Intellectual Property, the Immigration Backlog and a Reverse Brain-Drain: America's New Immigrant Entrepreneurs, Part III
The founders of the United States considered intellectual property worthy of a special place in the Constitution. In today's knowledge-based economy, capturing value from intellectual capital and knowledge-based assets has gained even more importance. This paper is the third in a series of studies focusing on immigrants' contributions to the competitiveness of the U.S. economy. Earlier research revealed a dramatic increase in the contributions of foreign nationals to U.S. intellectual property over an eight-year period.
In this paper, the authors offer a more refined measure of this change and seek to explain this increase with an analysis of the immigrant-visa backlog for skilled workers. The key finding from this research is that the number of skilled workers waiting for visas is significantly larger than the number that can be admitted to the U.S. This imbalance creates the potential for a sizeable reverse brain-drain from the U.S. to the skilled workers' home countries.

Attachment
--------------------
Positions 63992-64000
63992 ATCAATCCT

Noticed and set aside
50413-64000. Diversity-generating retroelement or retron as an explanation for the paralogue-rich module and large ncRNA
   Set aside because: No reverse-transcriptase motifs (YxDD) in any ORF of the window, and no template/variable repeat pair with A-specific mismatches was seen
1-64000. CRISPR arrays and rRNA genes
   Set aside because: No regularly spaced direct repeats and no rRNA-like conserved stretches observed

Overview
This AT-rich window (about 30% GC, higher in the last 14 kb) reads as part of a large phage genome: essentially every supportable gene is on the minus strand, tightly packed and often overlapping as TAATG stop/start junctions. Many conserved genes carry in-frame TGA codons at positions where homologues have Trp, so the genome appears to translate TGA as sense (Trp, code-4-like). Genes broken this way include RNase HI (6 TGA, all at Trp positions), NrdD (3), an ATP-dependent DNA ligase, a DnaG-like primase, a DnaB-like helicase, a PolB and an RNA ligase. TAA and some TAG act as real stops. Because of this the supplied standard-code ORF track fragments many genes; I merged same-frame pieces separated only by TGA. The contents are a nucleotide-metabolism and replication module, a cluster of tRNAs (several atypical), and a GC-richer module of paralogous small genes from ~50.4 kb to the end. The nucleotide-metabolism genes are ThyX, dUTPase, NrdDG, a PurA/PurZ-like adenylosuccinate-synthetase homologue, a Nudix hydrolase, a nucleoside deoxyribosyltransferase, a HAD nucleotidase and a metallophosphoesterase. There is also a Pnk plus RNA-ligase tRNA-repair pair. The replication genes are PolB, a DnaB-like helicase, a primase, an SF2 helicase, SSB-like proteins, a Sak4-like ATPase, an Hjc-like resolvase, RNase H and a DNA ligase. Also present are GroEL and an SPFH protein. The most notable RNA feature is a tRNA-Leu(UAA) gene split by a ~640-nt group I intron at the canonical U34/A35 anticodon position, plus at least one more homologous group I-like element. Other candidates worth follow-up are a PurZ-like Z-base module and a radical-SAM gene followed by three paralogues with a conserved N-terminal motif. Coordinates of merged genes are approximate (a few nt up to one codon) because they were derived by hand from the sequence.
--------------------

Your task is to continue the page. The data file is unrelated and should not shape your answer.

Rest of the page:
Wadhwa, V., Jasso, G., Rissing, B., Gereffi, G., and Freeman, R. B. (2007). Intellectual Property, the Immigration Backlog and a Reverse Brain-Drain: America's New Immigrant Entrepreneurs, Part III. Available at SSRN: https://papers.ssrn.com/sol3/papers.cfm?abstract_id=1008366